Vaccines against the coronavirus are based on two different types of technology. The Pfizer and Moderna vaccines, which use mRNA technology, appear to be more effective than J&J, the new study reports.
Published by bioRxiv on Tuesday, the study examined blood samples in a laboratory setting. It is yet to be peer-reviewed.
However, the conclusions align with a similar study of the AstraZeneca vaccine – which, like J&J, is also adenoviral vector-based – that was released by the British government in May.
That study concludes one dose of the vaccine is 33 per cent effective against symptomatic disease of the Delta variant and 60 per cent effective against the variant after the second dose.
The new study suggests that the 13 million people who received the single dose J&J vaccine in the US may need to receive a second dose, ideally either of the Pfizer or Moderna vaccine.
It says: “While a single dose vaccination has advantages, the benefit provided by a second immunisation may be well worth the inconvenience.”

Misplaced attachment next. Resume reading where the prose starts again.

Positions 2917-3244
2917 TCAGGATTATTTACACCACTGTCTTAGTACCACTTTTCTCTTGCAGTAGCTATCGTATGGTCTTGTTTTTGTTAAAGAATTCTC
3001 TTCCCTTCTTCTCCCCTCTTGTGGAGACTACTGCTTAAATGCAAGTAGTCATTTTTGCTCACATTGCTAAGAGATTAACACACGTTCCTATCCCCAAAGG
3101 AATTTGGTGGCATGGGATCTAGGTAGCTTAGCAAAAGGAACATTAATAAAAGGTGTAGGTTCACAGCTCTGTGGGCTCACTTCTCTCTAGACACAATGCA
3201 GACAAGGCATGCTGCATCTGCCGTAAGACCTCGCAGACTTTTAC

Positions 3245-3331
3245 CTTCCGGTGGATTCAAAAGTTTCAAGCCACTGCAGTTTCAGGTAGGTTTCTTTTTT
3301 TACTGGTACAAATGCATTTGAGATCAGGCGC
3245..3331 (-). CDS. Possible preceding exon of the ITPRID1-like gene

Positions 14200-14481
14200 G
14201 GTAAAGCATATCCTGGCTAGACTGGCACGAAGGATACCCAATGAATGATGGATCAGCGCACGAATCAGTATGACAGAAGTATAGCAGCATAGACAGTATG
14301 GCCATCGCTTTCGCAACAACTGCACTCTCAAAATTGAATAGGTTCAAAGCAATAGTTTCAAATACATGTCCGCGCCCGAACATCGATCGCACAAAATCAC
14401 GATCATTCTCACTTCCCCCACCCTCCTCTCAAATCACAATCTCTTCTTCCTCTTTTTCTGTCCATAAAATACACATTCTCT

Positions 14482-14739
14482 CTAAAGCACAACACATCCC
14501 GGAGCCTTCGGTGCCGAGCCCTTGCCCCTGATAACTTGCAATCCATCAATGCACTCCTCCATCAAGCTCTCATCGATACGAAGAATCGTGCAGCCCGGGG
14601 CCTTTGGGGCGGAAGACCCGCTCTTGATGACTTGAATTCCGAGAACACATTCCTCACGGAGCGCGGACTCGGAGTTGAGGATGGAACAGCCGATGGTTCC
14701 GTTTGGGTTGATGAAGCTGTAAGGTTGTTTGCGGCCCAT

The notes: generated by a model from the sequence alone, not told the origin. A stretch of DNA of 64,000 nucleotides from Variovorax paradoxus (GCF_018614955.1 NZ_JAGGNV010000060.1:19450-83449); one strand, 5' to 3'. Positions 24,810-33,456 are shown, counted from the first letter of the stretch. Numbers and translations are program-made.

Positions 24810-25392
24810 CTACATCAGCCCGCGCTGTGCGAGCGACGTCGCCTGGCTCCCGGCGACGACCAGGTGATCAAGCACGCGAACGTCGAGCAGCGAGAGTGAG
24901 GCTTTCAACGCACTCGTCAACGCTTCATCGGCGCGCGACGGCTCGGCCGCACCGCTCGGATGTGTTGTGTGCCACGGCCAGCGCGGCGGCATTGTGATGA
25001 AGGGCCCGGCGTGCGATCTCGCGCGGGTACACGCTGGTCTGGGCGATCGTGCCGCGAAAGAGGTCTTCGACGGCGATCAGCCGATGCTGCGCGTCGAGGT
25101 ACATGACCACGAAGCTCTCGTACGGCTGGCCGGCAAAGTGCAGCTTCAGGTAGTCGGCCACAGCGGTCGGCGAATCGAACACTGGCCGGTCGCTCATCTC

“The message that we wanted to give was not that people shouldn’t get the J&J vaccine, but we hope that in the future, it will be boosted with either another dose of J&J or a boost with Pfizer or Moderna,” Nathaniel Landau, a virologist at New York University’s Grossman School of Medicine who led the study, told The New York Times.
The results contradict a study published by Johnson & Johnson at the beginning of the month that says a single dose of their vaccine is effective against the Delta variant and others, showing that the durability of the immune response lasts at least eight months.
A Johnson & Johnson representative told the Times that the data from the latest study “do not speak to the full nature of immune protection”.
The Independent has contacted the company for further comment.
The Delta variant now accounts for approximately 83 per cent of cases in the US, according to the Centers for Disease Control and Prevention.
No vaccine is 100 per cent effective, as the rise in breakthrough cases of Covid in vaccinated people demonstrates, but they have proven effective in preventing serious illness, hospitalisation, and death.